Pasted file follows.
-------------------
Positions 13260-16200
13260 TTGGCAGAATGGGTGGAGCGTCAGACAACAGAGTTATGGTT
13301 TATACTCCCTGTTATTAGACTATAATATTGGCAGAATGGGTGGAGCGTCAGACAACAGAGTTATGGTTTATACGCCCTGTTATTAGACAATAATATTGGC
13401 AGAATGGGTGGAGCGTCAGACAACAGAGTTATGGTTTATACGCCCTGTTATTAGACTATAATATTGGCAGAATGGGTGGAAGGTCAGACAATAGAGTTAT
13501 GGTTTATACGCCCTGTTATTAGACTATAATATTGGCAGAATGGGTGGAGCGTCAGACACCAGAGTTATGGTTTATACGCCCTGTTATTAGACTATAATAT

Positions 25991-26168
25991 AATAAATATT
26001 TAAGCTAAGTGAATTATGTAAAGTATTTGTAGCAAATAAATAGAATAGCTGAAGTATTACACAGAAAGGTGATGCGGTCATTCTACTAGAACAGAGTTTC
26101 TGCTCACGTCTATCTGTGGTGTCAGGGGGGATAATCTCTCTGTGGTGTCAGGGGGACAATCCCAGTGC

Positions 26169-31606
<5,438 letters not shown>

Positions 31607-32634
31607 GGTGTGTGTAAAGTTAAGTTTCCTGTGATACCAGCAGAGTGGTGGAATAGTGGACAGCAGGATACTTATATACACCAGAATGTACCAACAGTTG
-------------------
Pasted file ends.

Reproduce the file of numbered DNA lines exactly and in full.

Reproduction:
Positions 13260-16200
13260 TTGGCAGAATGGGTGGAGCGTCAGACAACAGAGTTATGGTT
13301 TATACTCCCTGTTATTAGACTATAATATTGGCAGAATGGGTGGAGCGTCAGACAACAGAGTTATGGTTTATACGCCCTGTTATTAGACAATAATATTGGC
13401 AGAATGGGTGGAGCGTCAGACAACAGAGTTATGGTTTATACGCCCTGTTATTAGACTATAATATTGGCAGAATGGGTGGAAGGTCAGACAATAGAGTTAT
13501 GGTTTATACGCCCTGTTATTAGACTATAATATTGGCAGAATGGGTGGAGCGTCAGACACCAGAGTTATGGTTTATACGCCCTGTTATTAGACTATAATAT

Positions 25991-26168
25991 AATAAATATT
26001 TAAGCTAAGTGAATTATGTAAAGTATTTGTAGCAAATAAATAGAATAGCTGAAGTATTACACAGAAAGGTGATGCGGTCATTCTACTAGAACAGAGTTTC
26101 TGCTCACGTCTATCTGTGGTGTCAGGGGGGATAATCTCTCTGTGGTGTCAGGGGGACAATCCCAGTGC

Positions 26169-31606
<5,438 letters not shown>

Positions 31607-32634
31607 GGTGTGTGTAAAGTTAAGTTTCCTGTGATACCAGCAGAGTGGTGGAATAGTGGACAGCAGGATACTTATATACACCAGAATGTACCAACAGTTG